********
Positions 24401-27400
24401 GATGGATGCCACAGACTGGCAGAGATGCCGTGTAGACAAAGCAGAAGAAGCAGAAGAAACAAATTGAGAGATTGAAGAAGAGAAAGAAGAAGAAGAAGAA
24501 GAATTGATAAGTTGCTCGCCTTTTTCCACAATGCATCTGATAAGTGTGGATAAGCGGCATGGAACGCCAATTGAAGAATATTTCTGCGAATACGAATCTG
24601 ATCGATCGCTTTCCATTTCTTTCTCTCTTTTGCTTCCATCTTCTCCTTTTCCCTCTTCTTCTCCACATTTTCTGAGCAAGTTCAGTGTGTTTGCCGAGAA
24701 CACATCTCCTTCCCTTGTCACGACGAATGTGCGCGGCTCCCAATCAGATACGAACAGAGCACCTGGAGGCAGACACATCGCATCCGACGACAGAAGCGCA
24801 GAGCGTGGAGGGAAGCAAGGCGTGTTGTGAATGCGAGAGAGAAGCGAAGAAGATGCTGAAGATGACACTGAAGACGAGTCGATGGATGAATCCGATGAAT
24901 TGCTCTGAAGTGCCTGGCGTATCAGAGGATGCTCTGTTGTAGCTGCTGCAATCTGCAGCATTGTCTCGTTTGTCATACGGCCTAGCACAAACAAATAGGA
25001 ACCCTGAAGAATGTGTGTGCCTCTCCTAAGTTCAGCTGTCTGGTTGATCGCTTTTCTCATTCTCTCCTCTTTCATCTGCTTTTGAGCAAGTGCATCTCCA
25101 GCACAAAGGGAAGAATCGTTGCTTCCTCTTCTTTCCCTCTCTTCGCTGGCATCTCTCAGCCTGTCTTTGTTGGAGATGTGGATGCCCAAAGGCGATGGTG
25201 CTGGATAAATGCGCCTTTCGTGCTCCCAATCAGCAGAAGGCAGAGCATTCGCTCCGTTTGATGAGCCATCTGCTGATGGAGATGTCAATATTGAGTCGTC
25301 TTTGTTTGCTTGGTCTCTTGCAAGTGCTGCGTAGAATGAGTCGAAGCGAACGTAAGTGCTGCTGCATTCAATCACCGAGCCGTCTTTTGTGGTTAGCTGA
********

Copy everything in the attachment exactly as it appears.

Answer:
Positions 24401-27400
24401 GATGGATGCCACAGACTGGCAGAGATGCCGTGTAGACAAAGCAGAAGAAGCAGAAGAAACAAATTGAGAGATTGAAGAAGAGAAAGAAGAAGAAGAAGAA
24501 GAATTGATAAGTTGCTCGCCTTTTTCCACAATGCATCTGATAAGTGTGGATAAGCGGCATGGAACGCCAATTGAAGAATATTTCTGCGAATACGAATCTG
24601 ATCGATCGCTTTCCATTTCTTTCTCTCTTTTGCTTCCATCTTCTCCTTTTCCCTCTTCTTCTCCACATTTTCTGAGCAAGTTCAGTGTGTTTGCCGAGAA
24701 CACATCTCCTTCCCTTGTCACGACGAATGTGCGCGGCTCCCAATCAGATACGAACAGAGCACCTGGAGGCAGACACATCGCATCCGACGACAGAAGCGCA
24801 GAGCGTGGAGGGAAGCAAGGCGTGTTGTGAATGCGAGAGAGAAGCGAAGAAGATGCTGAAGATGACACTGAAGACGAGTCGATGGATGAATCCGATGAAT
24901 TGCTCTGAAGTGCCTGGCGTATCAGAGGATGCTCTGTTGTAGCTGCTGCAATCTGCAGCATTGTCTCGTTTGTCATACGGCCTAGCACAAACAAATAGGA
25001 ACCCTGAAGAATGTGTGTGCCTCTCCTAAGTTCAGCTGTCTGGTTGATCGCTTTTCTCATTCTCTCCTCTTTCATCTGCTTTTGAGCAAGTGCATCTCCA
25101 GCACAAAGGGAAGAATCGTTGCTTCCTCTTCTTTCCCTCTCTTCGCTGGCATCTCTCAGCCTGTCTTTGTTGGAGATGTGGATGCCCAAAGGCGATGGTG
25201 CTGGATAAATGCGCCTTTCGTGCTCCCAATCAGCAGAAGGCAGAGCATTCGCTCCGTTTGATGAGCCATCTGCTGATGGAGATGTCAATATTGAGTCGTC
25301 TTTGTTTGCTTGGTCTCTTGCAAGTGCTGCGTAGAATGAGTCGAAGCGAACGTAAGTGCTGCTGCATTCAATCACCGAGCCGTCTTTTGTGGTTAGCTGA